The Monguors of the Kansu-Tibetan frontier: their origin, history and social organization
American Philosophical Society • 44 (1) • Published In 1954 • Pages: 138
By: Schram, Louis, Lattimore, Owen.
AbstractThis study concentrates on the clan and family life of the Monguor who live just east of Kokonor, on the Kansu-Chinghai boundary. Special attention is given to the effects of Chinese indirect rule upon Monguor social organization; i.e., the transformation of the clan chief into the T'u-ssu and the resulting changes in land tenure and local government. There is much description of acculturation between Monguor, Chinese, and Tibetan. An introduction by Owen Lattimore (pp. 4-17) summarizes the book. Two maps locate precisely the people described by Father Schram.
- HRAF PubDate
- Sub Region
- East Asia
- Document Type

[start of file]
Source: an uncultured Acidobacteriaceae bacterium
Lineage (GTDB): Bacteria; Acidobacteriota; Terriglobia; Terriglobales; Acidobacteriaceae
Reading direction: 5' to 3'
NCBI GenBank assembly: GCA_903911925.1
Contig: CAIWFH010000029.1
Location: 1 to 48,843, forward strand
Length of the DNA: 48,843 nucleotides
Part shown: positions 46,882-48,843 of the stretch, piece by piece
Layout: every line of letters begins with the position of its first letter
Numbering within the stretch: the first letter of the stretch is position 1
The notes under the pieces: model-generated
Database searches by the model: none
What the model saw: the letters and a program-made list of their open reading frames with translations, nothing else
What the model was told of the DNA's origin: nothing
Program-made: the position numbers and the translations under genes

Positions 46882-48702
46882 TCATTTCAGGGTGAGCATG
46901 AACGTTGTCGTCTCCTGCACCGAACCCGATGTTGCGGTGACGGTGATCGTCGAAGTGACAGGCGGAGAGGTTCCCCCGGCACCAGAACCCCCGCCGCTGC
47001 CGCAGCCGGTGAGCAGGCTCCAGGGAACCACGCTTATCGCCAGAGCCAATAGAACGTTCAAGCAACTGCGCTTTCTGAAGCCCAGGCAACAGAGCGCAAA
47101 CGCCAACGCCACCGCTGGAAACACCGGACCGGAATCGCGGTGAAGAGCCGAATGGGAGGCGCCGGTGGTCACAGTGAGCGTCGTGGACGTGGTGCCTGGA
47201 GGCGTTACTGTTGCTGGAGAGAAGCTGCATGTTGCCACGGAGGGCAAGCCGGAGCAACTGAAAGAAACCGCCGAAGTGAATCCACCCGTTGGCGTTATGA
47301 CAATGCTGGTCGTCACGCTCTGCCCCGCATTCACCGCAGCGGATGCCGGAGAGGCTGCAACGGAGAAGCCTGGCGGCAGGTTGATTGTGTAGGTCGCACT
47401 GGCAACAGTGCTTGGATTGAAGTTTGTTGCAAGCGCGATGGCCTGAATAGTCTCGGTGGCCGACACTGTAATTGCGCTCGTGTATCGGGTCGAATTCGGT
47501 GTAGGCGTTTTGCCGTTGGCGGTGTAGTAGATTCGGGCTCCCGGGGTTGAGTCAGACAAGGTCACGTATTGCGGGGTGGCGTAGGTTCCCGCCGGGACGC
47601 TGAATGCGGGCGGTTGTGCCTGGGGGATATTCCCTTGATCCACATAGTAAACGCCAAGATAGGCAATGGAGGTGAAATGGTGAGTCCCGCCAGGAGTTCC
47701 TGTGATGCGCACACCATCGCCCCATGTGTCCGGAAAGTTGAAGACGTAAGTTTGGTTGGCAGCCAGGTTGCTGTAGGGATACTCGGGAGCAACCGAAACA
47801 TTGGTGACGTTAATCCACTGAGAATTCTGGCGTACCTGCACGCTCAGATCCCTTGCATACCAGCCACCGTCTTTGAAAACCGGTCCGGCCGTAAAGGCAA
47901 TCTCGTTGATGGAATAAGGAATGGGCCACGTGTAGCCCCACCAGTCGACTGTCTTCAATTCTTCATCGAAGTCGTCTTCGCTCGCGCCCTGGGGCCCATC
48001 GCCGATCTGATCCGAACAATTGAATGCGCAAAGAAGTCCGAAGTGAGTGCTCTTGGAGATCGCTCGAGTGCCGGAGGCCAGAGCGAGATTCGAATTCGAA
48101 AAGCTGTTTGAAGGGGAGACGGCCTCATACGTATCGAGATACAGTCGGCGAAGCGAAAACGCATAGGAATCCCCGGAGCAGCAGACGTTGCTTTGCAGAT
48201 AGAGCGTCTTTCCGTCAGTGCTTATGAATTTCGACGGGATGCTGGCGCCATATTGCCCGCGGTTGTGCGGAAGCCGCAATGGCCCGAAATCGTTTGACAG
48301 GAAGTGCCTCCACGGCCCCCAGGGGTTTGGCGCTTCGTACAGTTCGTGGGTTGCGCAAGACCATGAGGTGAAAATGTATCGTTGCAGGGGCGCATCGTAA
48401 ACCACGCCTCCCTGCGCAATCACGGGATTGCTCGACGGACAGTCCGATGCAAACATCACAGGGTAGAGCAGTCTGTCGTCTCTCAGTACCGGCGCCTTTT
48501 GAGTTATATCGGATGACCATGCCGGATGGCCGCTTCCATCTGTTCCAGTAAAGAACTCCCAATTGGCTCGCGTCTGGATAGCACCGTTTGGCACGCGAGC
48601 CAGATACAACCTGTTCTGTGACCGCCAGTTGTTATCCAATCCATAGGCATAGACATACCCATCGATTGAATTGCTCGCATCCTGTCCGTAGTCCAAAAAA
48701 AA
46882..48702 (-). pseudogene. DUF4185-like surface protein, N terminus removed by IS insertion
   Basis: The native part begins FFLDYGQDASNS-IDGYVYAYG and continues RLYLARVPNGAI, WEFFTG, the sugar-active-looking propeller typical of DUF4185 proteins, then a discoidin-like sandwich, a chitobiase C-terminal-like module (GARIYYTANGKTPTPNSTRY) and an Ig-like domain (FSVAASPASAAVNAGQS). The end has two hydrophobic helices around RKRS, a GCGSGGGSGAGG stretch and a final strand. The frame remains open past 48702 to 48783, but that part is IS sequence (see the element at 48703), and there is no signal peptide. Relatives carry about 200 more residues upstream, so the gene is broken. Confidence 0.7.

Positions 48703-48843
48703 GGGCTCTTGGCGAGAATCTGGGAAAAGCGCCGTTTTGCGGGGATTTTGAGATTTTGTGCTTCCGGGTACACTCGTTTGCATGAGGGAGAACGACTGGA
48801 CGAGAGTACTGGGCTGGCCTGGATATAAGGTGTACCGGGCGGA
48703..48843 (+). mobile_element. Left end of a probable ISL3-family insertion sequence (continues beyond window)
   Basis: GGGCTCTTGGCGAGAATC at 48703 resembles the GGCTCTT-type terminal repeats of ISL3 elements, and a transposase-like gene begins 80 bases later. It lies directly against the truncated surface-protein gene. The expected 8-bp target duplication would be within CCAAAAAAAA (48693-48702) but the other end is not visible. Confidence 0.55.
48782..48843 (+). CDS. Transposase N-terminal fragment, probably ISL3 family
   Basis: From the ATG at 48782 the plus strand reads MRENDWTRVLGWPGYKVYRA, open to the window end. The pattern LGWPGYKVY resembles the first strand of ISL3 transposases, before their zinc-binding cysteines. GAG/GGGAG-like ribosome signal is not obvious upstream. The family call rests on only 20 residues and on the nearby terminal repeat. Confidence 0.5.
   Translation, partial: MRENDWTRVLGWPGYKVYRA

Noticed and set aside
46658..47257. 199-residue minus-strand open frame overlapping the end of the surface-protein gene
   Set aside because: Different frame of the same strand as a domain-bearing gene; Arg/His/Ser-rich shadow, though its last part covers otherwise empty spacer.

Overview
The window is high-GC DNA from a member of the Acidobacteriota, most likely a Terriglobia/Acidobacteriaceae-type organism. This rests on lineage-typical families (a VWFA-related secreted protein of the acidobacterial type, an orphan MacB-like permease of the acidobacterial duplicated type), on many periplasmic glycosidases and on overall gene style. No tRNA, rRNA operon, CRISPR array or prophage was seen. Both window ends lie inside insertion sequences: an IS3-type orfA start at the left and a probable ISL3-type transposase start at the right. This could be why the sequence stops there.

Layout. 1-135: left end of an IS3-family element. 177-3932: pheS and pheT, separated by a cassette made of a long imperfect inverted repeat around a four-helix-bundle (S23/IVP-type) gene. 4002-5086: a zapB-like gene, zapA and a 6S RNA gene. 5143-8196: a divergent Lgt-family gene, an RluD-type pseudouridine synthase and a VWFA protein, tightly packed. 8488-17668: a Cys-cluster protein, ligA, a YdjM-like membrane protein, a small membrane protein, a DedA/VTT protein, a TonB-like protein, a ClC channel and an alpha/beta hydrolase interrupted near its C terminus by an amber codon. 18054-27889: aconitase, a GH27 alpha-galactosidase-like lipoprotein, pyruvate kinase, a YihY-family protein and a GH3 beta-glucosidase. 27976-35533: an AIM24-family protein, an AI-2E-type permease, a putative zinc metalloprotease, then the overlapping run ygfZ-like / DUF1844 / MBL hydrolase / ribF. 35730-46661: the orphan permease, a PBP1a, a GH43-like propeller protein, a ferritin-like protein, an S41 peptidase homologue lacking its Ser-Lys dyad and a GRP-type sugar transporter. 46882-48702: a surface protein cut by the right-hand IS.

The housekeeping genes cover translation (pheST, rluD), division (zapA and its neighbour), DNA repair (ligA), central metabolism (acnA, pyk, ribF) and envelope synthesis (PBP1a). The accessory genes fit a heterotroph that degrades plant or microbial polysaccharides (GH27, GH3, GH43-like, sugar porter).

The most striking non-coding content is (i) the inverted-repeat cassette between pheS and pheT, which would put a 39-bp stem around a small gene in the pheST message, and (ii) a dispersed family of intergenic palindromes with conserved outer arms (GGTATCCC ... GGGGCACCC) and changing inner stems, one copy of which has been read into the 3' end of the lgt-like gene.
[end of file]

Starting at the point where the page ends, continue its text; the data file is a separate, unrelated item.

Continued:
- Arthur Fields ; 1956
- Coverage Date
- Coverage Place
- Xining Prefecture, Qinghai Province, China
- [by] Louis M.J. Schram ; introduction by Owen Lattimore
- Includes bibliographical references
- Schram lived in Xining (Hsining) district, or prefecture, in western Gansu (Kansu) Province, a region known as Kokonor. After he left, Xining became the capital of the new province of Qinghai (Chinghai). The Monguor territory was centered on Xining, if not strictly congruent with the prefecture, and included land along the Qinghai-Gansu border. For specificity sake, I limited the place coverage designation to Xining Prefecture, Qinghai Province. Schram bases his study on his ethnographic fieldwork (1911-1921) and historical records from the Ming (1368-1644) and Qing (1644-1912) Dynasties, the former includes references from the Mongol period (1271-1368). (Notes added by Ian Skoggard, 2004)
- Mongour (Chinese people)